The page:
Review: Mad Max: Fury Road

Christopher Mele is the co-host of the About Men Radio podcast and lead blogger for the show’s website. Chris is married and the proud dad of two sons and two adult stepchildren, all of whom have given him prematurely white hair.


My first car, a beloved 1972 Buick Century I bought from my aunt, I had dubbed “MGM” for “Mele Going Mobile.”

My second car my friends and I christened “MMM” for the “Mad Max Mobile.”

The name had a ring of familiarity since my grandfather was named Max, and of course, it was only a few years after the original “Mad Max” movie with Mel Gibson was released in 1979 as well as its follow-up flicks.

Beyond my car’s nickname, I had no deep-rooted affection for the “Mad Max” movies.

I think I saw the original movie but honestly it’s so long ago, I don’t recall. And, obviously, if I did see it, it did not make much of an impression.

But I just saw the “Mad Max” remake, “Fury Road,” and it has left a lasting, positive impression.

The movie was not at all on my to-watch list this summer.

I was aware that it was coming out, but it was not until I heard a very positive review on the podcast that I was convinced to give it a try.

For what it is worth, let me say at the outset that not only did I love the movie, but so did my wife, Meg.

What so impressed me and left me breathless were the live-action set pieces.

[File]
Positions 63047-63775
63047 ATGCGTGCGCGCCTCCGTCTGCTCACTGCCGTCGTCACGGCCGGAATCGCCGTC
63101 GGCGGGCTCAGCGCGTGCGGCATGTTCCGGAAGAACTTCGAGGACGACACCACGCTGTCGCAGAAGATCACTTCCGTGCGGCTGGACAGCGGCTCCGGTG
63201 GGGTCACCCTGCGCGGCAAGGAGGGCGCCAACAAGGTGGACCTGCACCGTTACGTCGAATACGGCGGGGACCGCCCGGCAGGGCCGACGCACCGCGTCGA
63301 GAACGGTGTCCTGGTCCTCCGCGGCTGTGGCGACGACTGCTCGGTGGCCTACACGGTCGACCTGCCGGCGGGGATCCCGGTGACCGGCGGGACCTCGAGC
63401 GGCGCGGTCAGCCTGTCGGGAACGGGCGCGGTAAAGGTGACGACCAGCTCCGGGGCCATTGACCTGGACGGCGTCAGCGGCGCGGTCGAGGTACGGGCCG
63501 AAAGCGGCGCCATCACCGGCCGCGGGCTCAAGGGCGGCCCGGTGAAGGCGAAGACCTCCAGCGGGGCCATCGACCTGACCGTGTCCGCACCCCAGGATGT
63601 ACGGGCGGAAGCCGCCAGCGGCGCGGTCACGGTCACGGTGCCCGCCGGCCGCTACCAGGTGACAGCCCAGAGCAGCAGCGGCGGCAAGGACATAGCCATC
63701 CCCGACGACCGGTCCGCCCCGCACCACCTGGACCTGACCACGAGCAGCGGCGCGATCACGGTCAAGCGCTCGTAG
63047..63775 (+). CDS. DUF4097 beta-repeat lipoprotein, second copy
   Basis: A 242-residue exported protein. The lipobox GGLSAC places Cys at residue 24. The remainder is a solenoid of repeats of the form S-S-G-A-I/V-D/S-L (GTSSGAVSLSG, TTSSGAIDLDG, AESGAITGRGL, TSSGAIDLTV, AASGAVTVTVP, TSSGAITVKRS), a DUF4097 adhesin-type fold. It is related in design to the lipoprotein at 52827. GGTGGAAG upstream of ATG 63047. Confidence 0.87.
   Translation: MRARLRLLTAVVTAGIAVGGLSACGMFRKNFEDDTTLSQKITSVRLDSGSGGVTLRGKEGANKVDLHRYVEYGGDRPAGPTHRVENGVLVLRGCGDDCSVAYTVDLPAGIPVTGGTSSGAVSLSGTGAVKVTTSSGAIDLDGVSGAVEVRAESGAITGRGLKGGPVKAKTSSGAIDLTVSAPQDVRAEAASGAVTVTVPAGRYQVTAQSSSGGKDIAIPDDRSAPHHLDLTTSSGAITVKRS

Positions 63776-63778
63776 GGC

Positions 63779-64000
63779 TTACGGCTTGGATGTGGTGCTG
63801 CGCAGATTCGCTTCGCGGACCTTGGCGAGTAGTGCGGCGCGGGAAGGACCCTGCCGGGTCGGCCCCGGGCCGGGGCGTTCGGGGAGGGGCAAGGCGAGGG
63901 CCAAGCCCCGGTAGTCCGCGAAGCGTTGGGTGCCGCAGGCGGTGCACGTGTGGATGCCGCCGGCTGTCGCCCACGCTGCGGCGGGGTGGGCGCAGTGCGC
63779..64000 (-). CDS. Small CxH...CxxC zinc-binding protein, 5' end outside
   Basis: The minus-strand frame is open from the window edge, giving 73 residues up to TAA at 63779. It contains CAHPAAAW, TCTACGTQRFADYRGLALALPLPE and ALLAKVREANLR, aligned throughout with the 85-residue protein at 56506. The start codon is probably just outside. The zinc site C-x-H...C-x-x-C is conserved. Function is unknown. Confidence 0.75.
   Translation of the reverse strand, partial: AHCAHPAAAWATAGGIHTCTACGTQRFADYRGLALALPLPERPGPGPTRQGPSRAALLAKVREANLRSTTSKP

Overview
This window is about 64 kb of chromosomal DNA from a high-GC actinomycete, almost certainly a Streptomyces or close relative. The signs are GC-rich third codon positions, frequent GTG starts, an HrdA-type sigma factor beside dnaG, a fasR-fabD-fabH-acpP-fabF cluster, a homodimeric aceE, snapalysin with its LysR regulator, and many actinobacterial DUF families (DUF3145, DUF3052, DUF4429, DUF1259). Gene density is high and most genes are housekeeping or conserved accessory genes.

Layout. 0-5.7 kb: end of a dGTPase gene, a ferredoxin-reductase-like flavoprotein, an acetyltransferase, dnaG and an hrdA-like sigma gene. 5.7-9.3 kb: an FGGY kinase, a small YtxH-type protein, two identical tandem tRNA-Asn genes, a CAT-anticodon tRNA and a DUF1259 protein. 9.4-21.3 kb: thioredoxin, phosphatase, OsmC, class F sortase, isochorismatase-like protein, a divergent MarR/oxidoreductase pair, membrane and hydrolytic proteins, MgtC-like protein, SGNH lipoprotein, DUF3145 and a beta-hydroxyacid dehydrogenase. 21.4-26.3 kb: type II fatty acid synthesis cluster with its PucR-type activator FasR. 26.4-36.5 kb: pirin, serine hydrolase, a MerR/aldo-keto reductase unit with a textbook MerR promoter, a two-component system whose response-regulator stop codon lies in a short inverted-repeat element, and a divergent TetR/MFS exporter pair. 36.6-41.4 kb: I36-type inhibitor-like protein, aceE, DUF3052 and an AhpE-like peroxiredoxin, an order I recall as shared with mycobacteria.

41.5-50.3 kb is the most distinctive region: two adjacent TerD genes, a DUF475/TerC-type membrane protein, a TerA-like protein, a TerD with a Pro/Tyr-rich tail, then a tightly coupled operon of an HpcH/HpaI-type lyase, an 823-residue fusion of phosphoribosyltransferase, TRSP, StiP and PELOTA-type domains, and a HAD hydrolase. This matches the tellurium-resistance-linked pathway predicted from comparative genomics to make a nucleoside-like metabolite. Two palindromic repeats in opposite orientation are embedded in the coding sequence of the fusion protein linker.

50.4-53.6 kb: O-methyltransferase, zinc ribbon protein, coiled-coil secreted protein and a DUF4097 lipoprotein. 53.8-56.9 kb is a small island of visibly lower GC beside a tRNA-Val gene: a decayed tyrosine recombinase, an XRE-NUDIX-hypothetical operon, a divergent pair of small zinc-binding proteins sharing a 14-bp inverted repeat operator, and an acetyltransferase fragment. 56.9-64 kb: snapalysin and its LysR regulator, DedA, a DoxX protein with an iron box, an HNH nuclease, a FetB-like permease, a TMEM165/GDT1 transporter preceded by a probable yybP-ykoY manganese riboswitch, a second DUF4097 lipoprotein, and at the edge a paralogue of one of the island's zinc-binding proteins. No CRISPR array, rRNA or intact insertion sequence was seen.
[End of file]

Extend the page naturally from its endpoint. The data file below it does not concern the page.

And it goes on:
Action sequences in movies that I’ve loved in the past, such as “Gravity,” relied heavily on CG effects, which were indeed impressive.

In “Fury Road,” though, these were real people doing some wild-ass moves the likes of which are both familiar and unique. (The list of credits for stunts at the end of the movie was huge.)

Mad-Max-Power-Wheels-4Maybe it was the far-out big rigs and monster trucks.

Maybe it was Charlize Theron, who portrays the indomitable Imperator Furiosa and who, even with a crew cut, looks attractive.

Maybe it was the crazy chase scenes or the broad imagination of director George Miller.

Whatever the magical ingredients, they came together in a way that left me giddy and impressed.

To describe the movie in detail or its plot would spoil some of the fun of seeing it, but here’s a way to think about it:

“Fury Road” is a cross between “The Ten Commandments,” “Thelma and Louise,” “Blue Man Group,” “Planet of the Apes” and “Apocalypse Now.”

The movie featured strong female leads and portrayed men, as my wife would say, as having screwed up the world.

(BTW, I reject arguments by some that the movie emasculates men. Just give me a break. Go watch the movie and enjoy it for what it is and don’t try to overanalyze it.)

For all of its violence, “Fury Road,” to its credit, did not resort to explicit, graphic scenes of gore to transmit what was happening.

Oh, and by the way, the soundtrack was also amazing.

Bottom line: With all of its sound and fury, this “Mad Max” remake signifies that movie-making can still be done in ways that are surprising and worthwhile.

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